KALABIKHINA, Irina (Head of the Department of Population at Economic Faculty at Lomonosov Moscow State University)

Pedagogical format

- Q&A discussion board for each week (the Forum function of Moodle)

- Start lecture with Q&A plenary structured around the content of the pre-recorded video or the readings

- After each Zoom session: teacher will be available for an optional informal chat of 15 minutes maximum at the end of the session

- Using the chat function of Zoom

Course validation

(i) the type of assessment:

- The individual project focuses on the causes and consequences of gender inequality in the various contexts in form of the take-home paper using the statistic data and selected article (of 5 to 6 pages)

- The group project focuses on gender polisy issues in form of:

- take-home paper in collaboration to each others using the first papers of participants and the relevant literature (policy brief of 3-4 pages on the gender policy topic chosen in Session 7)

- oral presentation of this paper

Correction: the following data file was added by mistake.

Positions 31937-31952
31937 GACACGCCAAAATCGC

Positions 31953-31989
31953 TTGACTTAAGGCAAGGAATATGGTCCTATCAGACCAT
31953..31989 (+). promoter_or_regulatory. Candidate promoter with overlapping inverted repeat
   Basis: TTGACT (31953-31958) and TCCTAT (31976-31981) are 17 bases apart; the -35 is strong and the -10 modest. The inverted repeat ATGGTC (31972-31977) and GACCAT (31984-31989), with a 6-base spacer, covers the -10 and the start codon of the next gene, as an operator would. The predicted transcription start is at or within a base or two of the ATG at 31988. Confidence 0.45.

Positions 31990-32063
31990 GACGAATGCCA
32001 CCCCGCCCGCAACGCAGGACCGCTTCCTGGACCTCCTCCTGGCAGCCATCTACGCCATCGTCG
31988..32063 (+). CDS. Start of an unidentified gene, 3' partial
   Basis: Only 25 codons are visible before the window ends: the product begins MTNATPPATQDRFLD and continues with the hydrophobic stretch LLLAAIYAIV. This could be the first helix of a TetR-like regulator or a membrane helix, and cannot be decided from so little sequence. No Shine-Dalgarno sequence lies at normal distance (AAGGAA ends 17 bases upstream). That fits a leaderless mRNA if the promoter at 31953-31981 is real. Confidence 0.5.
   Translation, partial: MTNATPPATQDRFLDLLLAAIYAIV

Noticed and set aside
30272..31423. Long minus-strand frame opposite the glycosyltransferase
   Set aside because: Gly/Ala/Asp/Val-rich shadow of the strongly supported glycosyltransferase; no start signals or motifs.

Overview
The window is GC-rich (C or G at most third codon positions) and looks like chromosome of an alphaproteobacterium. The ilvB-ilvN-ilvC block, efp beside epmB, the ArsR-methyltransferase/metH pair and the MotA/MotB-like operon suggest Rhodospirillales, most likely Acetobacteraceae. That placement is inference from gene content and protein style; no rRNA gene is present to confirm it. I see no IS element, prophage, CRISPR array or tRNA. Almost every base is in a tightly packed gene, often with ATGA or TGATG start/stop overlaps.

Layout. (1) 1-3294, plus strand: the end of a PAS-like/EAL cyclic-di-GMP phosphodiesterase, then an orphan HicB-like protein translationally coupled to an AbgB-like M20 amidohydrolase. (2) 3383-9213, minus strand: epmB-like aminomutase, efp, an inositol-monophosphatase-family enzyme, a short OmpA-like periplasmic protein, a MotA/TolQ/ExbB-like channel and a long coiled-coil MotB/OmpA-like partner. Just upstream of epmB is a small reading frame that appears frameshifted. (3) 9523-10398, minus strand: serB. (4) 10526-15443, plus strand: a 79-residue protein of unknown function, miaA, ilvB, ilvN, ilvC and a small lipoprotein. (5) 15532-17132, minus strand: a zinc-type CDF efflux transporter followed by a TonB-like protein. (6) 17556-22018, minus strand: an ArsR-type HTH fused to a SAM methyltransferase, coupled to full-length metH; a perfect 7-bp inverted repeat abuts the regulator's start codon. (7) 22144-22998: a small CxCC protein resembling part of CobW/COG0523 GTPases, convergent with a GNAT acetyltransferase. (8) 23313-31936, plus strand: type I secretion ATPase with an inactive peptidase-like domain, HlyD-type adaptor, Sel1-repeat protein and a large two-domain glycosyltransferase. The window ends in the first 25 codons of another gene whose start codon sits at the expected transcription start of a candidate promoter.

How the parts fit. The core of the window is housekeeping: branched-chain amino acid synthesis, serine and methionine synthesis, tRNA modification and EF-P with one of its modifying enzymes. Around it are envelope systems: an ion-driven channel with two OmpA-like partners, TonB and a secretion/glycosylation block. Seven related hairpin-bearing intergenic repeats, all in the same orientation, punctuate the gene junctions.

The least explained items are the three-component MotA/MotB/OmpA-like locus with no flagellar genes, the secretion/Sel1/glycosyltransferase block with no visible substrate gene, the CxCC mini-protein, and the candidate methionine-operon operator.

(ii) the time-frame for each assessment during the semester, % of each assessment in the final average grade (minimum of two assessments).

- the take-home individual paper is checked at Week 7, 40% of the final average grade,

- the take-home group paper in collaboration is checked at Week 11, 40% of the final average grade,

- the oral presentation of group paper is checked at Session 12 - each group of students organized in Session 7 will present its paper over 15 min + 5 min of Q&A, 20% of the final average grade.


- In Class Presence: 2 hours a week / 24 hours a semester

- Online learning activities: 2 hours a week / 24 hours a semester

- Reading and Preparation for Class: 3-4 hours a week / 40 hours a semester

- Research and Preparation for Group Work: 3 hours a week / 36 hours a semester

- Research and Writing for Individual Assessments: 3 hours a week / 36 hours a semester

Required reading

  • 1. Elson, D., and A. Seth (Eds.). 2019. “Gender Equality and Inclusive Growth: Economic Policies to Achieve Sustainable Development”. New York: UN Women.
  • 2. Cristian Alonso, Mariya Brussevich, Era Dabla-Norris, Yuko Kinoshita, and Kalpana Kochhar. 2019. “Reducing and Redistributing Unpaid Work: Stronger Policies to Support Gender Equality”, IMF Working Paper WP/19/225